When Drakes passage opened up a few centuries back it didn't make the news--nobody was there to see it but the penguins and Patagonians. But at some point it did, and centuries later (in 1912) the Australian explorer, John King Davis, sailed over open Antarctic seas that had been mapped as land only 70 years earlier. In 1778 Capt. Cook encountered ubiquitous Arctic pack ice which he estimated at 10 to 12 feet high--i.e., about 100 feet thick. All this global warming occurred in fairly recent times and without the help of any fossil CO2 to speak of.

The data from the Faulklands indicate falling sea levers--1cm/year for the past 30 years (as of 2004)--doesn't sound very threatening. The point being, for every bit of doomsday data the alarmists produce, we can point out a contrary bit to put the scene in perspective.

When we compare the ice core lines of the late Pleistocene, we see CO2 and methane forced ultimately by Milankovitch cycles by way of ice sheet extension and temperature. There is no evidence of amplification of T by CO2--this is an irrational credo held by the alarmists for which there has never been good evidence. And now we see clear indications of wholesale manipulation of modern data intended to keep on life support the most widespread scientific fraud of modern times.

AGW dogma serves to distinguish the inept priests of doom from honest and capable scientists, and rational, dissenting heretics from the dupes of the inept and corrupt clergy. --AGF

Posted by A G Foster on 25 Nov 2009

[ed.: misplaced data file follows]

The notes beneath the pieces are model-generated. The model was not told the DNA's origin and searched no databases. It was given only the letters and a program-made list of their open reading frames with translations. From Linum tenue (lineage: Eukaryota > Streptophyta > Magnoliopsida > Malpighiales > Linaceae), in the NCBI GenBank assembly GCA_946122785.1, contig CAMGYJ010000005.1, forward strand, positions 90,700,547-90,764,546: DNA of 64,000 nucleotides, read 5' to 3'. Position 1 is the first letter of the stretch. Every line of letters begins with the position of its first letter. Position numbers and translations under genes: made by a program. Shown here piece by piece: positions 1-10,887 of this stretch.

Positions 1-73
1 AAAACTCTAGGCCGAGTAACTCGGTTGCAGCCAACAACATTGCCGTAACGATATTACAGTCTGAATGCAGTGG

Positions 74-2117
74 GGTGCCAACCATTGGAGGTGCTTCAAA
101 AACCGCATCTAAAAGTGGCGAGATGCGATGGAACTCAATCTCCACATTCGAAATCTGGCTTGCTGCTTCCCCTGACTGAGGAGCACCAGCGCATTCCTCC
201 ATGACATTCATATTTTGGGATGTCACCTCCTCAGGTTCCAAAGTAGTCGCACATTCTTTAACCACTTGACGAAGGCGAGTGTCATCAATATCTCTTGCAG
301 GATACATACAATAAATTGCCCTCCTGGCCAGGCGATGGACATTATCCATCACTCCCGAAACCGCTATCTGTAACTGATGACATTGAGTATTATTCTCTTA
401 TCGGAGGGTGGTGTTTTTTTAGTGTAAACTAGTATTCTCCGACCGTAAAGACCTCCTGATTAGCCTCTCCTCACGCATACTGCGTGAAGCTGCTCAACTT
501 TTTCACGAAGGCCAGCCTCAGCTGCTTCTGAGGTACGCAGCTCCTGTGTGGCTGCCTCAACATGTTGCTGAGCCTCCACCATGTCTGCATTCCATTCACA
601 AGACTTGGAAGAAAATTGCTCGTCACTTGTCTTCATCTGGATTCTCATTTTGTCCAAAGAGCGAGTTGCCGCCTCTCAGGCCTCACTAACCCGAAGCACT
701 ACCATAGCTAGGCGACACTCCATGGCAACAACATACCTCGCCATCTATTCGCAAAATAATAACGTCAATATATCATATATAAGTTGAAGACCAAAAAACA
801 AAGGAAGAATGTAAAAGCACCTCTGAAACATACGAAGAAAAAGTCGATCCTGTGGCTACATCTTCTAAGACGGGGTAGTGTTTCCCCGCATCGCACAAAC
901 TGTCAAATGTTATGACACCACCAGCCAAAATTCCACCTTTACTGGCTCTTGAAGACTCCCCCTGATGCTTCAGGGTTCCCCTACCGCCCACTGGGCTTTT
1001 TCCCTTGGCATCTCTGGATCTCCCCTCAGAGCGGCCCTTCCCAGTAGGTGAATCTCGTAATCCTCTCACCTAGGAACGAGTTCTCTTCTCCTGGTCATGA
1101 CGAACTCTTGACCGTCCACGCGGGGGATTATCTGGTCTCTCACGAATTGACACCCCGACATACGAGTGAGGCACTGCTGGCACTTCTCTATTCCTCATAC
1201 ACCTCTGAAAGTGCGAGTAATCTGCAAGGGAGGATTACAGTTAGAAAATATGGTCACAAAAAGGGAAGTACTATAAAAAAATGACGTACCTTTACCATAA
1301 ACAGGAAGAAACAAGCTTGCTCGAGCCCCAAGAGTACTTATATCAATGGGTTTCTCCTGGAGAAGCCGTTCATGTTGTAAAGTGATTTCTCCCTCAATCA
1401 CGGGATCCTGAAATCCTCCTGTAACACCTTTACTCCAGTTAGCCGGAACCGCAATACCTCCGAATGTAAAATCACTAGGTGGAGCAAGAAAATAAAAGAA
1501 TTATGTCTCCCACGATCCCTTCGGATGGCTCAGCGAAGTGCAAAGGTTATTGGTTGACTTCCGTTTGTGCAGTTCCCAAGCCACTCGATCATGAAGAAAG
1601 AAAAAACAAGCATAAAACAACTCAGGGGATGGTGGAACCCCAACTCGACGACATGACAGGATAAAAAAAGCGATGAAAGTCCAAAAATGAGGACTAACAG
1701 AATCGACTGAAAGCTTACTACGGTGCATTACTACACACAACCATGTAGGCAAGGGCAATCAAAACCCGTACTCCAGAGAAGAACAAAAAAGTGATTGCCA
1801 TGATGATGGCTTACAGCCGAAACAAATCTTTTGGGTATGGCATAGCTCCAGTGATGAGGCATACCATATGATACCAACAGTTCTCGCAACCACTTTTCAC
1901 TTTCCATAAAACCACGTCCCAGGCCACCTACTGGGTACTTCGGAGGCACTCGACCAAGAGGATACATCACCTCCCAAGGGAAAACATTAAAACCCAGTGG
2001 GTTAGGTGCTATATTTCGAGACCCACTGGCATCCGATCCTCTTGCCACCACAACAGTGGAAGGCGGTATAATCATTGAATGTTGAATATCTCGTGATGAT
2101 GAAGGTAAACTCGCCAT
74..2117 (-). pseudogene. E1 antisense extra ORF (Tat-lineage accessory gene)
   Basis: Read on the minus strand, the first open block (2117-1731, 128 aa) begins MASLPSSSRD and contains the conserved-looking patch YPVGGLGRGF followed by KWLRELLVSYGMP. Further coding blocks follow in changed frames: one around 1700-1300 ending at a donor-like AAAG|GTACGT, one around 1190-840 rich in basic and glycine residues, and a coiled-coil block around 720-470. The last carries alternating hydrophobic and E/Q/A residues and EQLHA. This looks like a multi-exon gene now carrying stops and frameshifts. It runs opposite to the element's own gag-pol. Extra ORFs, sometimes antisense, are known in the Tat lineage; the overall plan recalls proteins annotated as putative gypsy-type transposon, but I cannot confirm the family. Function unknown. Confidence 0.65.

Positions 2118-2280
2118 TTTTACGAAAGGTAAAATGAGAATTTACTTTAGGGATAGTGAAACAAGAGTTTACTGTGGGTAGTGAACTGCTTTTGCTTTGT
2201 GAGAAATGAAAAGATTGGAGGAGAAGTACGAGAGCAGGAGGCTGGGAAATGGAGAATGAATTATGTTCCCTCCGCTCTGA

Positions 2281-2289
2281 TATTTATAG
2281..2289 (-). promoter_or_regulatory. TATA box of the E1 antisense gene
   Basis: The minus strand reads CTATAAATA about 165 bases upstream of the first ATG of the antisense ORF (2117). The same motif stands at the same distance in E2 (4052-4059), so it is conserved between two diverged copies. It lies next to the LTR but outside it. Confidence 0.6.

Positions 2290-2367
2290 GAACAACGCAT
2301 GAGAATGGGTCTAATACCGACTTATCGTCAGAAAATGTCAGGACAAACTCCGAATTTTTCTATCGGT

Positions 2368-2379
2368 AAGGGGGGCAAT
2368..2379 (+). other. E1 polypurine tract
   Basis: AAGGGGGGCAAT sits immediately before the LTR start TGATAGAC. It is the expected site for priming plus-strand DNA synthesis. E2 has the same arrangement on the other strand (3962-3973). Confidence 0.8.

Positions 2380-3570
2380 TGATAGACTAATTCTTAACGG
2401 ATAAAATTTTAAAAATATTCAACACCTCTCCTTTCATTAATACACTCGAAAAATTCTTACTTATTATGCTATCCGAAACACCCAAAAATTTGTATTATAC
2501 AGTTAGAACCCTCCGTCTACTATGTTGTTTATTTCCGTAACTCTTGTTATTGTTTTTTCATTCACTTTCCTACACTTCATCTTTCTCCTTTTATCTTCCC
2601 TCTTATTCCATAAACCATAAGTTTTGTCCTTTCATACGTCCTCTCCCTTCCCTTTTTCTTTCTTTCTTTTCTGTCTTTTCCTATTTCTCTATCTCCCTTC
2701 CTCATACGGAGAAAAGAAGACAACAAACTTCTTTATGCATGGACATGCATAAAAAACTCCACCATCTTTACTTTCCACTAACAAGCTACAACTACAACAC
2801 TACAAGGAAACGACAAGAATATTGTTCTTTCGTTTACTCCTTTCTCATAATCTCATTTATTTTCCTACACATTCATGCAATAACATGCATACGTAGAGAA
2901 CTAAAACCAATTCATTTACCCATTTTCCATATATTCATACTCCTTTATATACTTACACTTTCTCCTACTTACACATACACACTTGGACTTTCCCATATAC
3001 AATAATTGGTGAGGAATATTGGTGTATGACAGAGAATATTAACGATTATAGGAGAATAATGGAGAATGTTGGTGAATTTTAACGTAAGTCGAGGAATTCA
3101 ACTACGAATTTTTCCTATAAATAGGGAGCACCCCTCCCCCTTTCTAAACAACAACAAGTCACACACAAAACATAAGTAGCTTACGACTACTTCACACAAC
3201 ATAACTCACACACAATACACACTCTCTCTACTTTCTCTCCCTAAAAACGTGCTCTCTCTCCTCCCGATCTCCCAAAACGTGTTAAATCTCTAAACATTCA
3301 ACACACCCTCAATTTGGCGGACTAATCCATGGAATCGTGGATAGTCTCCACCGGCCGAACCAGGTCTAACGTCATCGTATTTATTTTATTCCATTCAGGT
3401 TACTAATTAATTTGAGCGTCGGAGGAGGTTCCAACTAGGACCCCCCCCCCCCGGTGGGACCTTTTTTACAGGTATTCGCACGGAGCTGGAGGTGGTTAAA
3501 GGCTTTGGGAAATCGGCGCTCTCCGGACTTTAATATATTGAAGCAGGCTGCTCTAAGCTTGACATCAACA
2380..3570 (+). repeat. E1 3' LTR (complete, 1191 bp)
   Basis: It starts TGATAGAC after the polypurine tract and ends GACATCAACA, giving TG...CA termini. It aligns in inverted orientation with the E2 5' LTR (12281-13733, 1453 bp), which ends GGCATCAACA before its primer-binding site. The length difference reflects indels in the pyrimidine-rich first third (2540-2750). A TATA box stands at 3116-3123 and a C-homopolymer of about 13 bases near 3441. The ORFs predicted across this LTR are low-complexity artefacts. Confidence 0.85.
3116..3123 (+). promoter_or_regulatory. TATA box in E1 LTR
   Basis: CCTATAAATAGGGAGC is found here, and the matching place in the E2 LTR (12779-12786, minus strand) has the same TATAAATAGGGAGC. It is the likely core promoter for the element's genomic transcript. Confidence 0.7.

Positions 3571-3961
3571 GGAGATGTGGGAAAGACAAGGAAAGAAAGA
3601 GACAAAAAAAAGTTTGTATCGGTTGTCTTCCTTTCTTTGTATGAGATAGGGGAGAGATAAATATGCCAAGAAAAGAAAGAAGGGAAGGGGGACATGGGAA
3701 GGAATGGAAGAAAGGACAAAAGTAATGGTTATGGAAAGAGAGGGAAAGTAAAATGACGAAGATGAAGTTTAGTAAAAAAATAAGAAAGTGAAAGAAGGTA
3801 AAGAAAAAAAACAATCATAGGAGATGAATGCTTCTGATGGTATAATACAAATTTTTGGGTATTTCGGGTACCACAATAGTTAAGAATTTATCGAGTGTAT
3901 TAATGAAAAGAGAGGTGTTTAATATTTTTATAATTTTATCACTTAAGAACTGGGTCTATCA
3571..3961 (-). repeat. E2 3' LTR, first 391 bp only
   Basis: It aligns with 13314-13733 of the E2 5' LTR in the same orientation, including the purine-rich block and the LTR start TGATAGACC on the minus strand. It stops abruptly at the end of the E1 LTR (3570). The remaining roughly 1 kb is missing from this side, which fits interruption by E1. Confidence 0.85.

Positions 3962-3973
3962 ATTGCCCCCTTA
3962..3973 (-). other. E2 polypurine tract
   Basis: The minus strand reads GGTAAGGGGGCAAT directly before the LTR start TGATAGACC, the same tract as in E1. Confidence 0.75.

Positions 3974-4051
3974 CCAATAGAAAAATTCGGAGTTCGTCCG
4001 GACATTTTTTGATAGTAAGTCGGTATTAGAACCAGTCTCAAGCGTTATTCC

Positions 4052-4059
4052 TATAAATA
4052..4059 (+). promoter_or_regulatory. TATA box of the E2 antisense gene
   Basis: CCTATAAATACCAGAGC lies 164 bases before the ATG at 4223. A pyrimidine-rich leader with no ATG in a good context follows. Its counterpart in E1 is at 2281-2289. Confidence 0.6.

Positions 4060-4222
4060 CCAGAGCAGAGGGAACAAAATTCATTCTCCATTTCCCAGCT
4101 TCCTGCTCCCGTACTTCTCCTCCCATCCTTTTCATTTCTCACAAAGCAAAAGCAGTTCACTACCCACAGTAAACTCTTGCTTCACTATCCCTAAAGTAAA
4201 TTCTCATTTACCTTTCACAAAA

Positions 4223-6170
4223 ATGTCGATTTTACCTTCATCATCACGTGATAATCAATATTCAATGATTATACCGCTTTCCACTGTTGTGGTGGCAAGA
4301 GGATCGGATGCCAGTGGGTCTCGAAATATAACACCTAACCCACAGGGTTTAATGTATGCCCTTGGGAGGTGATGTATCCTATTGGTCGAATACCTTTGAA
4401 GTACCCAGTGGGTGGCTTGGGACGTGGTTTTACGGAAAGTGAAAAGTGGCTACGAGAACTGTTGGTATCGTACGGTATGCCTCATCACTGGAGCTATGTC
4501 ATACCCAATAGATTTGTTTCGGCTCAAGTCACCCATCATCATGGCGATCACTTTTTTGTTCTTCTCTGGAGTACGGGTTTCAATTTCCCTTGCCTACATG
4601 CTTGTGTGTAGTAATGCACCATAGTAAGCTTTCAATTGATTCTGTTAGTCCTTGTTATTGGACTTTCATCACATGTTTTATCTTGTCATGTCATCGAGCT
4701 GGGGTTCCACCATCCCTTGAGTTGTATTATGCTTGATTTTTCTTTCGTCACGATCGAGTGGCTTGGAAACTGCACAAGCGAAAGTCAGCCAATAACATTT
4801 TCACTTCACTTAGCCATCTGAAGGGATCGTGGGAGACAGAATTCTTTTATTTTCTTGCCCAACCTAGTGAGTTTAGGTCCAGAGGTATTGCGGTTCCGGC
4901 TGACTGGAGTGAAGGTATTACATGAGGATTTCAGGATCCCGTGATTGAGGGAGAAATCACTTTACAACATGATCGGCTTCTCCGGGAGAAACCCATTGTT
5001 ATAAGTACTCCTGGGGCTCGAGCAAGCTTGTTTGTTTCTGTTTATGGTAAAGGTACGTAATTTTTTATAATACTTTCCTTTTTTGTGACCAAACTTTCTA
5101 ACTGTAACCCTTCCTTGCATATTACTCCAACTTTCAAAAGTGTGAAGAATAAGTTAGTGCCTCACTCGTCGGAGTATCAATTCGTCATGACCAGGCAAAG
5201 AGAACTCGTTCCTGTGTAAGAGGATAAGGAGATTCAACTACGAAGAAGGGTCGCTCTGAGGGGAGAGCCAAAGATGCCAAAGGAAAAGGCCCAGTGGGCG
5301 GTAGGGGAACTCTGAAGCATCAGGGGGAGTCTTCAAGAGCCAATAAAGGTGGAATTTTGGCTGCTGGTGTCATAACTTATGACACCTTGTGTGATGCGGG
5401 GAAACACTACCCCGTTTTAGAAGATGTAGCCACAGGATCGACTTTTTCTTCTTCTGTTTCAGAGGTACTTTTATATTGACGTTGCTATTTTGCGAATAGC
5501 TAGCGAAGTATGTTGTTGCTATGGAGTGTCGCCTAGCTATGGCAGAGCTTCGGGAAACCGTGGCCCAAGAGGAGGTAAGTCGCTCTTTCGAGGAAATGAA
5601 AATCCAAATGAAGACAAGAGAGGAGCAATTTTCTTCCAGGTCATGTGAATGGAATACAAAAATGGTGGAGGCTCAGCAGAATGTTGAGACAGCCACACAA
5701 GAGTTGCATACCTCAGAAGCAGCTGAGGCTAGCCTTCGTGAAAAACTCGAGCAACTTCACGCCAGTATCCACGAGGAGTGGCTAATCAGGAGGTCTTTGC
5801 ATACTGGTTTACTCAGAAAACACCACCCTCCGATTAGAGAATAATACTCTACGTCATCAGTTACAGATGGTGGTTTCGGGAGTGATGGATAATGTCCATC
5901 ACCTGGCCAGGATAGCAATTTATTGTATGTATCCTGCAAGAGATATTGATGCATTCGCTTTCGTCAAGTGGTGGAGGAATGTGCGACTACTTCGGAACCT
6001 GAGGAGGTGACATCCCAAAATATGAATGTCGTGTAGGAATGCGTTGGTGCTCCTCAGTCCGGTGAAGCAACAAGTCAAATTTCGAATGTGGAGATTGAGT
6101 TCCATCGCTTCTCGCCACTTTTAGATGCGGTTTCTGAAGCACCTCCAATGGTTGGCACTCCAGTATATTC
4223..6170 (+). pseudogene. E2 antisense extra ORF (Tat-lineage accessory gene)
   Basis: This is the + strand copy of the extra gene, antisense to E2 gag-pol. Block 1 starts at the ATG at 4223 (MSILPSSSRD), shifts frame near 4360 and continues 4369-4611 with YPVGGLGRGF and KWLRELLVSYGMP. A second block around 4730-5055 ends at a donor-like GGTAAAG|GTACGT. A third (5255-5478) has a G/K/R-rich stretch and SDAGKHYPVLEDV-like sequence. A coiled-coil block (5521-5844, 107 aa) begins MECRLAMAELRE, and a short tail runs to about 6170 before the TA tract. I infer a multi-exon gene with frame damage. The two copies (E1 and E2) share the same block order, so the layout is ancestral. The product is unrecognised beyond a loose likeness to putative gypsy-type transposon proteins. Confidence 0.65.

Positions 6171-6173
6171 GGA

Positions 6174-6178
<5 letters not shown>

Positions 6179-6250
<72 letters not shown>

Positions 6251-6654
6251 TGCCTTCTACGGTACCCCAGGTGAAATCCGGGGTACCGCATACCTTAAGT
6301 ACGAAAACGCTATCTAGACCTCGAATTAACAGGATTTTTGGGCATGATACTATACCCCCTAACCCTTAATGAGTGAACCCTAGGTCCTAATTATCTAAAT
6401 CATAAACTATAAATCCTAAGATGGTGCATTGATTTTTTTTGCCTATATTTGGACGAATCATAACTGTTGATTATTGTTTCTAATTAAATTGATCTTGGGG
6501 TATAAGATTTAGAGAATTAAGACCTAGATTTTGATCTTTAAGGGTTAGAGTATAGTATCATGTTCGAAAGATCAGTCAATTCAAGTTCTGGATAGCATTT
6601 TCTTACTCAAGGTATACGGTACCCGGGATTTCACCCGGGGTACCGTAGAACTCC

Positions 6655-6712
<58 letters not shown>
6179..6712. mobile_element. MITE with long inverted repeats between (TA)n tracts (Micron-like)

Love it when the AGF's of the world get their science on in order to discount global warming and beat back the "alarmist." One doesn't even need to point to raising sea levels to be alarmist. We are destroying every single facet of our natural closed loop environment at pace.

Warming is just a foot note and everyone knows we are not going to turn off the coal power plants tomorrow whether it be here, China, or anywhere. But no worries, because we are running a relay with a host of other incredibly destructive batons besides coal: unfettered water pollution, unregulated chemical pollution, unsustainable farming and animal practices, and a numbing of the relationship between wealth and humanity that will only serve to rip apart the fabric that might otherwise allow us to bond over something as basic as "clean."

John King Davis can sail to hell and back, it doesn't mean we are not rolling the dice with our kids future. We are. And that is not alarmist.

Posted by bernini on 26 Nov 2009


After the Hadley CRU scandal, anyone who takes AGW data at face value is likely to get badly embarrassed. But here's a simple way to check it for yourself. Pick up an old atlas at a second-hand bookstore and look up some of the low-lying islands that are allegedly threatened by rising sea levels. Fire up Google Earth and compare the modern size and shape of these islands. Notice any coastline missing? So far 'global warming' has not done away with one shred or particle of land surface.


Posted by Jon Jermey on 27 Nov 2009


Re: Jon Jermey, A G Foster

You denialists are funny...tens of thousands of scientists spend their life studying the issue but you of course know better, Jon by looking in his old school atlas and AG by taking one one quick look at a graph he doesn't understand.

"There is no evidence of amplification of T by CO2"...if you actually read the article you're commenting under you'd find an excellent example mentioned: Venus. (that T increase CO2 in the ice-core graph you're talking about doesn't mean that CO2 can't also increase T)

...CO2 has been recognized as a greenhouse gas since 1859 - you've had plenty time to disprove
that.

Posted by DT on 27 Nov 2009


The most telling words in this report are : "Most were also authors of the last IPCC report, and donated their time to draft “The Copenhagen Diagnosis.” The University of New South Wales’ Climate Change Research Centre provided logistical support."